FTC Authority to Ban Non-compete Clauses in Employment Agreements?

Posted in: Employment Law

On January 5, 2023, the Federal Trade Commission (FTC) published a notice of proposed rulemaking (NPRM, as published on the agency’s website, Jan. 6, 2023), or Proposed Rule) that would make it an “unfair method of competition for an employer to enter into or attempt to enter into a non-compete clause with a worker; maintain with a worker a non-compete clause; or represent to a worker that the worker is subject to a non-compete clause where the employer has no good faith basis to believe the worker is subject to an enforceable non-compete clause.” (NPRM, at 69). A non-compete clause is defined by the proposed rule as “a contractual term between an employer and a worker that prevents the worker from seeking or accepting employment with a person, or operating a business, after the conclusion of the worker’s employment with the employer.” (Id. at 4). “Senior executives,” a term not yet defined, may or may not be excluded from the reach of the proposal (depending on the agency’s views after receiving comments).

The scope of the Proposed Rule is quite broad: the agency estimates that 49.4% of American firms use such clauses purporting to bind nearly 30 million workers in this country. Currently, non-compete contracts are regulated by state law: three states (California, North Dakota, and Oklahoma, as well as the District of Columbia) outright ban their enforcement, aside from a few narrow exceptions. (NPRM, at 129). Many others, as set forth in Sections 8.06-8.07 of the American Law Institute’s Restatement of Employment Law (2015) (Employment Restatement) stipulate such clauses are not enforceable unless justified by legitimate employer interests and narrowly tailored in duration and scope to meet only those interests.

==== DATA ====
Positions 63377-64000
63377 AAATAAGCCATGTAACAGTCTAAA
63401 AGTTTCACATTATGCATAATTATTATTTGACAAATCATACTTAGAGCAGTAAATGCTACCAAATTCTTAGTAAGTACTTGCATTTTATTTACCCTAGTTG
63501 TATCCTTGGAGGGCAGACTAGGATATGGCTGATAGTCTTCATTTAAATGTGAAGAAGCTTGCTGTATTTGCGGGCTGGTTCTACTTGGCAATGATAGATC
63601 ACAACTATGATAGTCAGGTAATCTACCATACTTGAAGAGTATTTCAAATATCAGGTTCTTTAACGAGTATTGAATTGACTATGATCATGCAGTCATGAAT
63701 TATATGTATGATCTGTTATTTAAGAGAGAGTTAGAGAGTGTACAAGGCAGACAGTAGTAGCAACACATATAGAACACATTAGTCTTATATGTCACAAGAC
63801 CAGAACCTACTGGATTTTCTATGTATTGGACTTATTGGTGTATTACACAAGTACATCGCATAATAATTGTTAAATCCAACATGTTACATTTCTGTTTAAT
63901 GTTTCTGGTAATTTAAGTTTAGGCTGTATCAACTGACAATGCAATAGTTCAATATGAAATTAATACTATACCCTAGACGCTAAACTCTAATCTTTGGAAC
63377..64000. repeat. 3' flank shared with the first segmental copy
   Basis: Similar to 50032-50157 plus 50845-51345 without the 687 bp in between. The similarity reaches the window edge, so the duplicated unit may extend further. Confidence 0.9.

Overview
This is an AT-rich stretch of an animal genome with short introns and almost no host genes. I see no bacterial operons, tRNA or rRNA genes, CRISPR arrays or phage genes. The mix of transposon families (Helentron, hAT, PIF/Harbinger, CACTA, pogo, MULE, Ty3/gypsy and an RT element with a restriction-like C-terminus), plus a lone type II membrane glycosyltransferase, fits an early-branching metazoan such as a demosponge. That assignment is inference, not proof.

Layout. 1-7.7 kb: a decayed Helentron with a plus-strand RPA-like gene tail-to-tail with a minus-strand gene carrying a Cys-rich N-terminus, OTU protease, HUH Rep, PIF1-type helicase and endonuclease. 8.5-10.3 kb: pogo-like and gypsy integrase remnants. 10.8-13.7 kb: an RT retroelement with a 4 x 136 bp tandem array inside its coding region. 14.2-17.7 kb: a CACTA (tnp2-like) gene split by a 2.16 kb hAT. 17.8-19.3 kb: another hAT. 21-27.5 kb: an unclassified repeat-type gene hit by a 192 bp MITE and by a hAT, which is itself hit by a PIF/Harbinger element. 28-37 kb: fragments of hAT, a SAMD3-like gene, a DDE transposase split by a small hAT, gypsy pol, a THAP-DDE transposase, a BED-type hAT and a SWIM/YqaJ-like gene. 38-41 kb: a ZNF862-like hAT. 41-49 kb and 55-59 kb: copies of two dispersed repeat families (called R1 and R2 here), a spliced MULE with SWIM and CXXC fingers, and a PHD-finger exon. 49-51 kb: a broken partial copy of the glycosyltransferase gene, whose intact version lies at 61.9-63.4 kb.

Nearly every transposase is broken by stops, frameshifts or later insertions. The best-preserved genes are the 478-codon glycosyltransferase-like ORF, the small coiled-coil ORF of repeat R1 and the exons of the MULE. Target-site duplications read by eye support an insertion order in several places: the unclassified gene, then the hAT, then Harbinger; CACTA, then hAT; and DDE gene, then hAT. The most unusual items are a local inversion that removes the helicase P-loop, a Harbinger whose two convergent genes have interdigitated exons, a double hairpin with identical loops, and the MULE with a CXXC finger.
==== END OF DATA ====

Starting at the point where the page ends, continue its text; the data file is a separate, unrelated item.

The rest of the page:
The FTC’s authority to ban non-compete clauses is based on Sections 5 and 6(g) of the FTC’s authorizing statute, 15 U.S.C. § 41 et seq. Section 5 empowers the FTC “to prevent persons, partnerships, or corporations . . . from using unfair methods of competition in or affecting commerce.” 15 U.S.C. § 45(a)(2). And Section 6(g) allows the FTC to “make rules and regulations for the purpose of carrying out the provisions of” Section 5. 15 U.S.C. § 46(g). Thus, in order for a market actor’s conduct to violate Section 5 and be subject to the FTC’s rulemaking authority under Section 6(g), it must be an “unfair method of competition” under Section 5. The Proposed Rule is in keeping with the Biden administration FTC’s new emphasis on lowering barriers to competition in labor markets.

The agency maintains that non-compete clauses in employment contracts are an “unfair method of competition” under Section 5 largely because, taking advantage of the employer’s unequal bargaining leverage, they prevent employees from seeking higher pay and/or benefits with competitors of the employer, and effectively prevent other employers from bidding for those workers. With respect to undefined “senior executives,” non-compete clauses “may harm competition in product markets in unique ways”—“to the extent that senior executives may be likely to start competing businesses, be hired by potential entrants or competitors, or lead the development of innovative products and services.” (NPRM, at 80)

The Proposed Rule does not draw a distinction between employees having access to the employer’s trade secrets or other commercially valuable confidential information, which most states recognize as a legitimate basis for a reasonably time-limited restrictive clause. As Pennsylvania Law’s Professor Hovenkamp has noted, the proposed rule “simply plow[s] over” important distinctions that exist between non-compete clauses in employment contracts with low-skilled, low-wage employees and those with highly-trained, high-wage employees. (Hovenkamp, Noncompete Agreements and Antitrust’s Rule of Reason, Reg. Rev. (Jan. 16, 2023)).